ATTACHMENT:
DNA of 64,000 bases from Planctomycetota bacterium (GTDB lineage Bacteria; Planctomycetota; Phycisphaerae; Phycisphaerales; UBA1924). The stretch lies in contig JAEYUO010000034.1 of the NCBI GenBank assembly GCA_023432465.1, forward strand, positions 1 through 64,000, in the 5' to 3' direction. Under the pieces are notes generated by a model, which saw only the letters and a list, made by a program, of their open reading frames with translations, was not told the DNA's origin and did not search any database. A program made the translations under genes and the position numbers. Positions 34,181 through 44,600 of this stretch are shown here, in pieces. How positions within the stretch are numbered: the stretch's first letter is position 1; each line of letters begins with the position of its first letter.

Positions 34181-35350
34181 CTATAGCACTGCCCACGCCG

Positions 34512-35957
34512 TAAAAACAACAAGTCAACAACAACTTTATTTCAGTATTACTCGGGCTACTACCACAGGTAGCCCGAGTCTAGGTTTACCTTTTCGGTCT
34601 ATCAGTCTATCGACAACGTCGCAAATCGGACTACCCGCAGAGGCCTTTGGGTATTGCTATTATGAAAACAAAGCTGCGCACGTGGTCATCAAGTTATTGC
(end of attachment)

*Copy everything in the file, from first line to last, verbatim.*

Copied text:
DNA of 64,000 bases from Planctomycetota bacterium (GTDB lineage Bacteria; Planctomycetota; Phycisphaerae; Phycisphaerales; UBA1924). The stretch lies in contig JAEYUO010000034.1 of the NCBI GenBank assembly GCA_023432465.1, forward strand, positions 1 through 64,000, in the 5' to 3' direction. Under the pieces are notes generated by a model, which saw only the letters and a list, made by a program, of their open reading frames with translations, was not told the DNA's origin and did not search any database. A program made the translations under genes and the position numbers. Positions 34,181 through 44,600 of this stretch are shown here, in pieces. How positions within the stretch are numbered: the stretch's first letter is position 1; each line of letters begins with the position of its first letter.

Positions 34181-35350
34181 CTATAGCACTGCCCACGCCG

Positions 34512-35957
34512 TAAAAACAACAAGTCAACAACAACTTTATTTCAGTATTACTCGGGCTACTACCACAGGTAGCCCGAGTCTAGGTTTACCTTTTCGGTCT
34601 ATCAGTCTATCGACAACGTCGCAAATCGGACTACCCGCAGAGGCCTTTGGGTATTGCTATTATGAAAACAAAGCTGCGCACGTGGTCATCAAGTTATTGC